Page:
Long Island Rail Road derailment underscores decay of New York’s transportation infrastructure

By Josh Varlin
3 August 2018

An August 1 derailment of a Long Island Rail Road (LIRR) train in Queens disrupted the travel of thousands of people commuting within or between Long Island and New York City. The eastbound train derailed above ground around 12:30 p.m. between Penn Station and Woodside on the Port Washington line.

Fortunately, none of the 400-500 passengers on board at the time reported injuries, and all were transported to another train after about an hour delay.

For an unknown reason, two of the train’s axles left the tracks, although the train did not tip over. An LIRR worker told the World Socialist Web Site Wednesday evening that they were still determining the cause of the derailment, and as of this writing no further determination has been made.

A train waiting on the tracks near Woodside

The train remained on the tracks until around 5 p.m., stopping all service on the Port Washington branch for hours. The Metropolitan Transit Authority (MTA), which operates most public transit in the New York City metropolitan area, allowed LIRR riders to take parallel subway lines and offered alternative train routes between Port Washington and Penn Station.

Service was disrupted well into the evening rush. A sign in the Woodside station at 6 p.m. informed riders: “Eastbound LIRR trains are experiencing delays averaging 10-15 minutes between Penn Station and Jamaica due to an earlier derailment.”

LIRR dispatchers were holding trains well past 5 p.m., and full service was only restored after the evening rush.

The derailment had a cascading effect, increasing ridership on the 7 train and alternate LIRR lines. Hundreds of commuters trying to figure out their way home congregated in Penn Station.

In a sign of how commonplace transportation delays are in the financial capital of the world, one commuter told Newsday: “It’s kind of whatever. I’m just dealing with it. I’m getting home late.”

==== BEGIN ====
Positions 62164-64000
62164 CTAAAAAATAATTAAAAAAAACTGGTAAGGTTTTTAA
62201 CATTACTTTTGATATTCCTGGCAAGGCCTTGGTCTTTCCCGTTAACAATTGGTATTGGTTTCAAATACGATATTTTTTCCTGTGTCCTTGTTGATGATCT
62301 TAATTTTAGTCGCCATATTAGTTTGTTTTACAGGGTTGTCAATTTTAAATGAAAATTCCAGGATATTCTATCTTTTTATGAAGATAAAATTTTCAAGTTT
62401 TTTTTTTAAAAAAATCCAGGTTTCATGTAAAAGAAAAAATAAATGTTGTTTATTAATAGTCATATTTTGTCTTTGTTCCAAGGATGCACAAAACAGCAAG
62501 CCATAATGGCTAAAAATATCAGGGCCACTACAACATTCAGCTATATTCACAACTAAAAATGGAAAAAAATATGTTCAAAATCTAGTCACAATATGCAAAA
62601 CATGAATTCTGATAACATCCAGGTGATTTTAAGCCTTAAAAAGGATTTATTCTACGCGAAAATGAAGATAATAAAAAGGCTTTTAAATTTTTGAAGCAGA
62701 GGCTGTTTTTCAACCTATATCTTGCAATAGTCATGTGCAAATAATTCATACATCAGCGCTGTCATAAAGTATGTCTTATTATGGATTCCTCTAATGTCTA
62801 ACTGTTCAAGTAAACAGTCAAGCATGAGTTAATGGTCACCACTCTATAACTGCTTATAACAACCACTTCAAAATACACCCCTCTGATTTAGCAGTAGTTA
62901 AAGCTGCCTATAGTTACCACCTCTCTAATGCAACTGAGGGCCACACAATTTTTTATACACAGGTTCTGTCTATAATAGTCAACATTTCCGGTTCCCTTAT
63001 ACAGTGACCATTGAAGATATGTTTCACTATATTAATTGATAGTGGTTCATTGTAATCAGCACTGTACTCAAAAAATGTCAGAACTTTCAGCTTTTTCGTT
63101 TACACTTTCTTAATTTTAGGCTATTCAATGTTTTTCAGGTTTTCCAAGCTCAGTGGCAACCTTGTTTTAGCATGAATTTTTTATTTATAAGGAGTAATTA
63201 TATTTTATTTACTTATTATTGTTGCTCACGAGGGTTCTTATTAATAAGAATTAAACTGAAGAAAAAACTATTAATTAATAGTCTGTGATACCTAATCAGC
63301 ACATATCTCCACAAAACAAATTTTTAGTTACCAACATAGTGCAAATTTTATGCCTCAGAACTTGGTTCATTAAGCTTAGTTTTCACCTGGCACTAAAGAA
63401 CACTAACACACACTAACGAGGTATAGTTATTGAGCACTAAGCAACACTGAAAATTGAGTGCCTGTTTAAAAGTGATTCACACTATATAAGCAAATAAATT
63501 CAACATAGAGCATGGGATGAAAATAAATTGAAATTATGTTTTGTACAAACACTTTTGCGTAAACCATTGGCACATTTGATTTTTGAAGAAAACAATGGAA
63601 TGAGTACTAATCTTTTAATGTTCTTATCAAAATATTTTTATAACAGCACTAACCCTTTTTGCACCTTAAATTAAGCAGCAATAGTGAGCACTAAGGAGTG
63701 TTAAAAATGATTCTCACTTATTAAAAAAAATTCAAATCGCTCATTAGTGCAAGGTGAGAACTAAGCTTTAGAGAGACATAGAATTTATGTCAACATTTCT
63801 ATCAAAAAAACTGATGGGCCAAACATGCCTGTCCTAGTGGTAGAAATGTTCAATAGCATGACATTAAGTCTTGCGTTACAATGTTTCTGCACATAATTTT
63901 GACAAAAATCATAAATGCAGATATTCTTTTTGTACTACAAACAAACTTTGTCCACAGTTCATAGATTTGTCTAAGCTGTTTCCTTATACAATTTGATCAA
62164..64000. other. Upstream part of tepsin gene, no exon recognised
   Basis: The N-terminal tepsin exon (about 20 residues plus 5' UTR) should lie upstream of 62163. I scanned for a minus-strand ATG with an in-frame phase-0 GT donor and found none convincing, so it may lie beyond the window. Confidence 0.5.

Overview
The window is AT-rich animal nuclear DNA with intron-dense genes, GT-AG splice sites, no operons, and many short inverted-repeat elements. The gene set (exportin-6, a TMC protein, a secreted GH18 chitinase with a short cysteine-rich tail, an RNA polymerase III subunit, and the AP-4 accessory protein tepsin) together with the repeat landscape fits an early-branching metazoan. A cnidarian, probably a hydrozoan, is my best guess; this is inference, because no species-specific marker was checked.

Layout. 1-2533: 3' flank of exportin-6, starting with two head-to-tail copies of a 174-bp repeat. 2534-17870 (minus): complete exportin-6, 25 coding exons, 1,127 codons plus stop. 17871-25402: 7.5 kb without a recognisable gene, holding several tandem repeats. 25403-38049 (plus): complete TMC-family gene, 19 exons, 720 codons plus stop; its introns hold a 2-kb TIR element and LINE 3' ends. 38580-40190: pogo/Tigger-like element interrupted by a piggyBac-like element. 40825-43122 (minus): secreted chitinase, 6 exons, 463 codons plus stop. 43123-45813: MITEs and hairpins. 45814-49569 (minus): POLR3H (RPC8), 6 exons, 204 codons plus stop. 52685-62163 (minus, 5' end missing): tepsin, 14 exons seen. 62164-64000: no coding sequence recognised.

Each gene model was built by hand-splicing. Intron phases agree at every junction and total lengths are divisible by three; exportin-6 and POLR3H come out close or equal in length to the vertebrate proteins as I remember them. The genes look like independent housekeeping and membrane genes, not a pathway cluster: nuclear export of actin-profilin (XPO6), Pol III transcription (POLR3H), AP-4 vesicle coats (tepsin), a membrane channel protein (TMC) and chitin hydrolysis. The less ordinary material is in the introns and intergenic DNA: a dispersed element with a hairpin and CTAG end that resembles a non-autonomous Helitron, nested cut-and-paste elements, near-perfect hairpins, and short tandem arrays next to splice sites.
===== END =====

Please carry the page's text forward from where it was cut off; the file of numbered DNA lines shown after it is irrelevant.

The LIRR averages over 300,000 riders every day, making it the busiest commuter railroad in the United States. Most commuters ride from suburban areas of Long Island into Manhattan in the mornings to work, and then commute back home in the evenings.

LIRR workers at 48th Street and Barnett Avenue, near where the train derailed

Wednesday’s derailment was the second in less than two weeks, following on a July 21 derailment in the West Side Yard, a rail yard just west of Penn Station where trains are stored between the morning and evening rushes. The 10-car train, which was carrying LIRR employees, caused cancellations and delays as workers attempted to safely right it.

While the exact causes of the two recent derailments are under investigation, what is known is that the LIRR and other railroads servicing the New York City area remain a threat to passenger and worker safety.

According to Risk Management Magazine, the LIRR, New Jersey Transit and Amtrak are all expected to miss the December 31, 2018 deadline to install positive train control (PTC), which would protect against speeding on curves and collisions. Congress has mandated that railroads install this technology, but this deadline has already been extended by two years and will likely be extended again, kicking the can down the road and endangering passengers and workers alike.

PTC would have prevented a January 2017 LIRR derailment at Brooklyn’s Atlantic Avenue Terminal that injured over 100 passengers.

Moreover, the National Council for Occupational Safety and Health, an advocacy group, named the LIRR’s freight provider, the New York & Atlantic Railway (NYA), as one of its “dirty dozen,” making it one of the 12 most dangerous employers in the US.

The train schedule at the Woodside LIRR station at 6 p.m. showing indefinitely delayed trains

NYA, which operates on LIRR tracks, allegedly hired workers outside of a Home Depot, who were then underpaid, overworked, accosted with ethnic slurs, and instructed to hide when inspectors visited worksites. In 2015, an NYA train slammed into a tractor-trailer at a crossing where the gate had not been lowered, after which an uncertified locomotive engineer fled the scene.

The situation on the Long Island Rail Road is by no means unique, but is rather part of a national infrastructure crisis that is acutely reflected in the New York metropolitan area, with over 20 million inhabitants, which more than any other American city is dependent on mass transit.

Even within the area’s transit system, lower-income workers are disproportionately affected. Lower-income New Yorkers are more likely to be reliant on the MTA even when service is bad, have longer commutes, work unusual shifts, and have fewer transportation options.

According to the American Society of Civil Engineers, a quarter “of rail transit assets are in marginal or poor condition.” The New York City subway’s on-time performance has dropped from 85 percent six years ago to 66 percent today.

A report in the New York Times on Monday cited statistics from the MTA, which show that its subway service has declined by 2 percent in the last five months because of poor service, with passengers fleeing to Uber, whose use will move the crisis of transportation off of the rails and onto the city streets.

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